A Comparison of Birth Outcomes Among Black, Hispanic, and Black Hispanic Women

Phylicia T. Bediako, Rhonda BeLue, Marianne M. Hillemeier

Research output: Contribution to journalArticlepeer-review

39 Scopus citations


BACKGROUND: While non-Hispanic Black populations tend to be disproportionately affected by adverse reproductive outcomes, Hispanic populations tend to demonstrate healthier birth outcomes, regardless of socioeconomic background. Little is known about birth outcomes for women who are both Black and Hispanic. We examined whether birth outcomes and risk factors for women who are both Black and Hispanic most closely resemble those of women who are only Black or Hispanic and also compared these outcomes to those for Whites.

METHODS: Using the 2013 US natality files, we examined 2,970,315 singleton births to Black Hispanic, Hispanic, Black, and White mothers. We used logistic regression to calculate predicted probabilities of low birth weight (LBW), preterm birth (PTB), or small for gestational age (SGA). Race-stratified regression analysis was used to identify the factors that significantly predicted risk for each outcome for each racial/ethnic group.

RESULTS: Black mothers had the highest prevalence and predicted probabilities of experiencing all three outcomes. Black Hispanic mothers were less likely than Black mothers and more likely than Hispanic mothers to experience each of the adverse outcomes. We also found support for racial variation in risk and protective factors for mothers in the different groups. Factors like age and education inconsistently predicted risk of experiencing the birth outcomes for all groups. Overall, Black Hispanic mothers had birth outcomes and risk factor profiles like Hispanic mothers, although they had sociodemographic characteristics and health behaviors like Black mothers.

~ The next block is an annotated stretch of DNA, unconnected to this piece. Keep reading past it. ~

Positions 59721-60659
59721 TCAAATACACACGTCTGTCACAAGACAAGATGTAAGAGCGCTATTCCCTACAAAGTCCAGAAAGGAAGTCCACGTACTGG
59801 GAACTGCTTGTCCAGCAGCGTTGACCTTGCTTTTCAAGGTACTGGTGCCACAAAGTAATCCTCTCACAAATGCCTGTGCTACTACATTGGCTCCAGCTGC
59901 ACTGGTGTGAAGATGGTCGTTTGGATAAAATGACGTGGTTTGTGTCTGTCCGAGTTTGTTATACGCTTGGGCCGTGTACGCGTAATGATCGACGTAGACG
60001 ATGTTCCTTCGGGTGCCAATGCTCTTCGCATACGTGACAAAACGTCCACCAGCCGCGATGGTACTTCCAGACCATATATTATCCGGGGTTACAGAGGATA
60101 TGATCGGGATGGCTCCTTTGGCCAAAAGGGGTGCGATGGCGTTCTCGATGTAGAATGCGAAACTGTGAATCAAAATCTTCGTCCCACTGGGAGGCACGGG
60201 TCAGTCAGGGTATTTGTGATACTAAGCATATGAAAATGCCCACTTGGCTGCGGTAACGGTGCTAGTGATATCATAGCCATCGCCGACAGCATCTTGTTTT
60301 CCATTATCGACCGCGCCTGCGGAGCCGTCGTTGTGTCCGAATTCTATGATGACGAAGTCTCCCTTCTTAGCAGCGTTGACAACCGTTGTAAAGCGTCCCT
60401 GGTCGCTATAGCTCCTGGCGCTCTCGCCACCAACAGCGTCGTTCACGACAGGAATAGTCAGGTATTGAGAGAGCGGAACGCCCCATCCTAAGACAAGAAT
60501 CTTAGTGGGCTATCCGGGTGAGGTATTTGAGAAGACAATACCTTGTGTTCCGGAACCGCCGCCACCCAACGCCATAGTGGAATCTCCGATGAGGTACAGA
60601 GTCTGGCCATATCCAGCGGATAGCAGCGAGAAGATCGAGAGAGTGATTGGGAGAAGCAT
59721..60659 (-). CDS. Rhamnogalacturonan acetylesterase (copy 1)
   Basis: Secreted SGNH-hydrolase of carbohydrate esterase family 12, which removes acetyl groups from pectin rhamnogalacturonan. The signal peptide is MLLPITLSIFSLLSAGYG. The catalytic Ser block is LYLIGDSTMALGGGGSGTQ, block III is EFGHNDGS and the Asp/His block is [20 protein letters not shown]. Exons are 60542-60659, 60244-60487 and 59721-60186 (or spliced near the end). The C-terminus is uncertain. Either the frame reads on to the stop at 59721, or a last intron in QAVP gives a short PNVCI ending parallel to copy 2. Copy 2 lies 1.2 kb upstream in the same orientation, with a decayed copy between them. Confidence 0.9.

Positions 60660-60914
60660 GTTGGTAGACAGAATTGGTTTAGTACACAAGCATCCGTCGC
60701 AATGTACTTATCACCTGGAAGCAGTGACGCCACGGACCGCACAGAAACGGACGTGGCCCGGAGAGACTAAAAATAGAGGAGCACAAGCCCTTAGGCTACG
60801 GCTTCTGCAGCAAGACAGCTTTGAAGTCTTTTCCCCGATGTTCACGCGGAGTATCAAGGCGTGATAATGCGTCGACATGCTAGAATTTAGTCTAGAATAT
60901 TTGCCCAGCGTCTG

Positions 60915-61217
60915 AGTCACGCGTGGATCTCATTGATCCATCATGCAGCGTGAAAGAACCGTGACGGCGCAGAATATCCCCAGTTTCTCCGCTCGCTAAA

CONCLUSIONS: Patterning of birth outcomes among Black Hispanic women suggest an intersection of risk and protective factors associated with their respective racial and ethnic identities. Additional information about sociodemographic context is needed to develop a more complete picture of how factors related to race and ethnic group membership influence Black Hispanic women's birth outcomes.

Original languageEnglish (US)
Pages (from-to)573-582
Number of pages10
JournalJournal of Racial and Ethnic Health Disparities
Issue number4
StatePublished - Dec 1 2015

All Science Journal Classification (ASJC) codes

  • Health(social science)
  • Anthropology
  • Sociology and Political Science
  • Health Policy
  • Public Health, Environmental and Occupational Health


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